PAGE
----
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Europe

Poland Puts Holocaust Survivor In Charge of German Relations

Poland has announced that former Polish Foreign Minister Wladyslaw Bartoszewski will be a foreign policy advisor for Warsaw's complex relations with Germany, Russia and Israel, which have all come under strain recently.

Wladyslaw Bartoszewski

Wladyslaw Bartoszewski served twice as Poland's foreign minister

Bartoszewski's official position will be secretary of state in the prime minister's chancellery where he will advise Poland's new Prime Minister Donald Tusk and new Foreign Minister Radek Sikorski.

Wladyslaw Bartoszewski's nomination had a "symbolic character" and was meant to raise the country's profile on the international stage, Prime Minister Donald Tusk said at a news conference in Warsaw on Wednesday, Nov. 21.

Donald Tusk waves a red election banner in triumph

Donald Tusk won last month's Polish elections

"He is a patron of a new chapter in Polish history," said Tusk, whose government took office last week.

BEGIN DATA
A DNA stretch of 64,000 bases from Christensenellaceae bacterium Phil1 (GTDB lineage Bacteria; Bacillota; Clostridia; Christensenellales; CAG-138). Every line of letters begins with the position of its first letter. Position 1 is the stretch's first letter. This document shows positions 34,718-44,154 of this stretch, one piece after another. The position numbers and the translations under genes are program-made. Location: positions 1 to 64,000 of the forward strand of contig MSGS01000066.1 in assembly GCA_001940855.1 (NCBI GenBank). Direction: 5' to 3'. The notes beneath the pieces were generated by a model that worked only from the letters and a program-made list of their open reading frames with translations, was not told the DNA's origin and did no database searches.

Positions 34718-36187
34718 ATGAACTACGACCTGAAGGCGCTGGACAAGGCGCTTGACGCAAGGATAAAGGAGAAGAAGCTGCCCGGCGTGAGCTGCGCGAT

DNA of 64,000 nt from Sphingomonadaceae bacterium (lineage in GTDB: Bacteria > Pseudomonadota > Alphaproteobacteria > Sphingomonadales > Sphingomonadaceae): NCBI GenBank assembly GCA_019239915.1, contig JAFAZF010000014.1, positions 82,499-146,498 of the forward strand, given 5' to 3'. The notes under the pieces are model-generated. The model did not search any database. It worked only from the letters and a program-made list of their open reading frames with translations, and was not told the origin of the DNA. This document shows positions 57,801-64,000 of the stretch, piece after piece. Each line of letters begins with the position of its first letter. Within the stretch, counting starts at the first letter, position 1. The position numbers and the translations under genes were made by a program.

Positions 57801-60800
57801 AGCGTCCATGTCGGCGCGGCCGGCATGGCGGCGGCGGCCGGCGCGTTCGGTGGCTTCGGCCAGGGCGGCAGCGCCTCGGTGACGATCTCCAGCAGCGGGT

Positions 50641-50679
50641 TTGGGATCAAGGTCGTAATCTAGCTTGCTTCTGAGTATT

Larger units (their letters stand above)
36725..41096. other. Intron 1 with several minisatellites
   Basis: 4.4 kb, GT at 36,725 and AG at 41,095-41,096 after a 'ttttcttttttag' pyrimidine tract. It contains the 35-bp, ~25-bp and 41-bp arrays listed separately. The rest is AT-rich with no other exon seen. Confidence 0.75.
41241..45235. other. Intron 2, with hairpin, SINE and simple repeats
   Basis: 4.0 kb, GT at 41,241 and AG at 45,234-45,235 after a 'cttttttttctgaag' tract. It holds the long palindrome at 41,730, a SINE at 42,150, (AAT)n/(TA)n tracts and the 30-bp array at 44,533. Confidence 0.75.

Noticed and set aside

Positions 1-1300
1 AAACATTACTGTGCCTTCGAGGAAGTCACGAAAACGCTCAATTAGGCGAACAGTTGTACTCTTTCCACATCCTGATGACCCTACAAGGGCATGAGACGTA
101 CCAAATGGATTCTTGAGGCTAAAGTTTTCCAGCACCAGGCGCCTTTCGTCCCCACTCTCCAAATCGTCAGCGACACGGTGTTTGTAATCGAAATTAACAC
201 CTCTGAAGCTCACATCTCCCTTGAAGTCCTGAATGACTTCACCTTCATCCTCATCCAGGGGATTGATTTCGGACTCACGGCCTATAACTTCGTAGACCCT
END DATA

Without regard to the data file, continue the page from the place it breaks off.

Poland gives a sign of good will

Tusk has pledged to mend fences damaged by his nationalist predecessor Jaroslaw Kaczynski, who had a turbulent relationship with Germany.

The ousted premier regularly raised the spectre of Polish suffering at the hands of the Nazis during World War Two as he accused Berlin of trying to dominate the Europe Union.

After his appointment as state secretary, Bartoszewski, who spoke in both Polish and German at the press conference, said his priorities would the German-Polish relationship and the Jewish Diaspora.

"With my appointment to this position, Poland has given Germany a sign of its good will," the 85-year-old historian said.

Poland now expects "gestures of good-will" in return, he added.

Six months in Auschwitz

Bartoszewski, a Roman Catholic, was a member of the Polish underground during the Nazi German occupation during World War Two. He was arrested in Warsaw in 1940 and sent to the Auschwitz concentration camp in occupied Poland.

A Polish border post painted in the red and white Polish colors at the German border

The relationship between the neighboring countries is tense

After his release from Auschwitz in 1941, he continued to fight against the Nazis and to save Jews from the extermination camps.

Despite his experiences under the Nazi regime, Bartoszewski has close ties to Germany. From 1982 to 1989 he taught at universities in Berlin, Munich, Eichstätt and Augsburg. In 1986, he was awarded the prestigious Peace Prize of the German Book Trade.

Opposition politicians have accused Bartoszewski of being soft on Germany.

Bartoszewski was Poland's foreign minister in 1995 and again from 2000 to 2001.

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